It’s not the words, but how you use them
Once upon a time, I blushed writing sex scenes. When my pal Jaycee finally said, “why don’t you try writing something hotter”, I didn’t think I could it. Boy, could I kiss her feet now. I love really driving up that sexual tension and then throwing the bedroom doors wide open. That doesn’t mean I didn’t shake my head a thousand times when I was writing my first short, When Lightning Strikes. Not about the erotic story itself and the sex in an elevator idea that prompted the story, but that “what will so-and-so think when I tell them I wrote this?”
Since then I’ve waaaaayyyy gotten over worrying about what I write. Well except when my husband’s rather conservative grandmother asks me what I write. Now, my own grandmother would have gotten a kick out of what I write were she here, that’s the kind of woman she was. My husband’s grandmother… Let’s just say with some people I don’t stay on the subject of my writing too long. With almost everyone else I could talk about the subject of writing for hours, if they let me. LOL
But I’m getting off track, as I tend to do. Back to writing sex scenes. If you’re just starting to tap into writing this genre, hopefully because you love reading them, (because at this point if you’re just writing to make money because they’re all the rage then be prepared to know you have a lot of competition) its okay to be a little uncomfortable with the language, the actions in the beginning. Women are so socialized to not talk about sex and the specific acts openly, it can be hard to let go of that “everyone is going to think I’m a perv” worry. Granted we’ve come along way, but it’s still sometimes hard to overcome those voices and disapproving looks. That being said, if it is your fourth book and you still hate writing sex scenes, you might want to ask yourself why.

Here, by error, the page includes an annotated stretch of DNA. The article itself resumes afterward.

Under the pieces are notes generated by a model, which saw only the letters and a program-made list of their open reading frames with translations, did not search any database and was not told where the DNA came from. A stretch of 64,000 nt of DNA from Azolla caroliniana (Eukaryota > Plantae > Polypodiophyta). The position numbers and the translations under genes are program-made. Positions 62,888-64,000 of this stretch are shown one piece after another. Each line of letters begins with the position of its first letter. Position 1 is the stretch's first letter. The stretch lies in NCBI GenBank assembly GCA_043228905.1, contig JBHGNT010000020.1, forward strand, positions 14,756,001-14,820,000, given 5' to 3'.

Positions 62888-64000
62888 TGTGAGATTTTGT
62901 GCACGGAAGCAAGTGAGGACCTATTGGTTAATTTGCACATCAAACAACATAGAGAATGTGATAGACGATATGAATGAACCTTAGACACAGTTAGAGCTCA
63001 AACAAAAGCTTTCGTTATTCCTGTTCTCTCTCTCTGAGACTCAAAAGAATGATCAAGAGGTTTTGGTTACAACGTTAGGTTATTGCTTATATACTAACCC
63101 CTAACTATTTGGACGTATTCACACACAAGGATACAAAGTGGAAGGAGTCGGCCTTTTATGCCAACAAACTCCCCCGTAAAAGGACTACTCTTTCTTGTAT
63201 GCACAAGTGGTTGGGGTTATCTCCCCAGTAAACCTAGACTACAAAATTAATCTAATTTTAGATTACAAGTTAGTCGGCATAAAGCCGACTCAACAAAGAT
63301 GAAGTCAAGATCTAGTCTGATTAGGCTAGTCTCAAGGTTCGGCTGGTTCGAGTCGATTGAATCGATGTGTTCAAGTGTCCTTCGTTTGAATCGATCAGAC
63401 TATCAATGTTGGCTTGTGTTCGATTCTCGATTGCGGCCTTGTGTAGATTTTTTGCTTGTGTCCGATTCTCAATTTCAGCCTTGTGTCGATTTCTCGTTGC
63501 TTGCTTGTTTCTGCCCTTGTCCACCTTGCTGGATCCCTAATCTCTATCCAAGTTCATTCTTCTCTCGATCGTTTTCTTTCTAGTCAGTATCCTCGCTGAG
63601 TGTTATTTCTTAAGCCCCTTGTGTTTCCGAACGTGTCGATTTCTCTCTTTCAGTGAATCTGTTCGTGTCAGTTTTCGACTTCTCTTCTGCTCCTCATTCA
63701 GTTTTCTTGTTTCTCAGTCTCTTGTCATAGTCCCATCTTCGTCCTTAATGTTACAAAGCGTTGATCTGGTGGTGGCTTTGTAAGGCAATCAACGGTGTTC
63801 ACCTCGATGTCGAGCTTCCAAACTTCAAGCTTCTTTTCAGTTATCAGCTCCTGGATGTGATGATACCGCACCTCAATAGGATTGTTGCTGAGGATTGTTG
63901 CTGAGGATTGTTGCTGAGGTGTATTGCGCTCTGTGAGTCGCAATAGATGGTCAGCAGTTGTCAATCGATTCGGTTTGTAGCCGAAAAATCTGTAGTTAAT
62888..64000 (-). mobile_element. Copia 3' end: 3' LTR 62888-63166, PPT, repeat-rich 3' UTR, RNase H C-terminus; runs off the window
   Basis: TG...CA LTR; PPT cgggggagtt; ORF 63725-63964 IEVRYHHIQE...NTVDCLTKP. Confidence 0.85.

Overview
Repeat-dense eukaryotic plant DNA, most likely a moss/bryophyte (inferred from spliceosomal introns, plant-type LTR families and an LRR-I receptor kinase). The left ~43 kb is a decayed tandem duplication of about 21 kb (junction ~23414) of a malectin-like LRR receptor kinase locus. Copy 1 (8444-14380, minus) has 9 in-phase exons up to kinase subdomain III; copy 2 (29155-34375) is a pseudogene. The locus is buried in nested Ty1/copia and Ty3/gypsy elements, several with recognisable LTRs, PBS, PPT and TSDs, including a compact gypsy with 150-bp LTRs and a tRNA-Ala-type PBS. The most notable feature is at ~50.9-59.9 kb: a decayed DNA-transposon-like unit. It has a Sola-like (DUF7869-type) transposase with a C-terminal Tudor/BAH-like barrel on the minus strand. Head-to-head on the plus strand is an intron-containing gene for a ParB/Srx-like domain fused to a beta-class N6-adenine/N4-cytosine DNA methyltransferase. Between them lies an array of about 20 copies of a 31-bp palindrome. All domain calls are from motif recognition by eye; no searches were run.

Some tips for writing hot sex scenes:
Read, read, read-
Chances are if you’re writing erotic romance, its because you read them and enjoy them. So keep reading. I can’t speak for everyone, but the more I read, the more I write. It keeps me in the right frame of mind as it were. Learn from others, re-read those scenes that get you aroused and try to think of why you were turned on and use what you learn to build your skills as a writer.
Part of writing those erotic scenes is the lead up, that sexual tension that you’ve established between your characters. If a reader loves the characters, can’t wait for them to get together, then you stand a far better chance of getting them aroused when the sex scenes comes. So play up those long looks, those soft touches, those random images of them fantasizing, or thinking about what they’re going to do to the other when they finally get them alone. Think of sexual tension as foreplay for the reader. You’re getting them primed. LOL
The Right Vocabulary –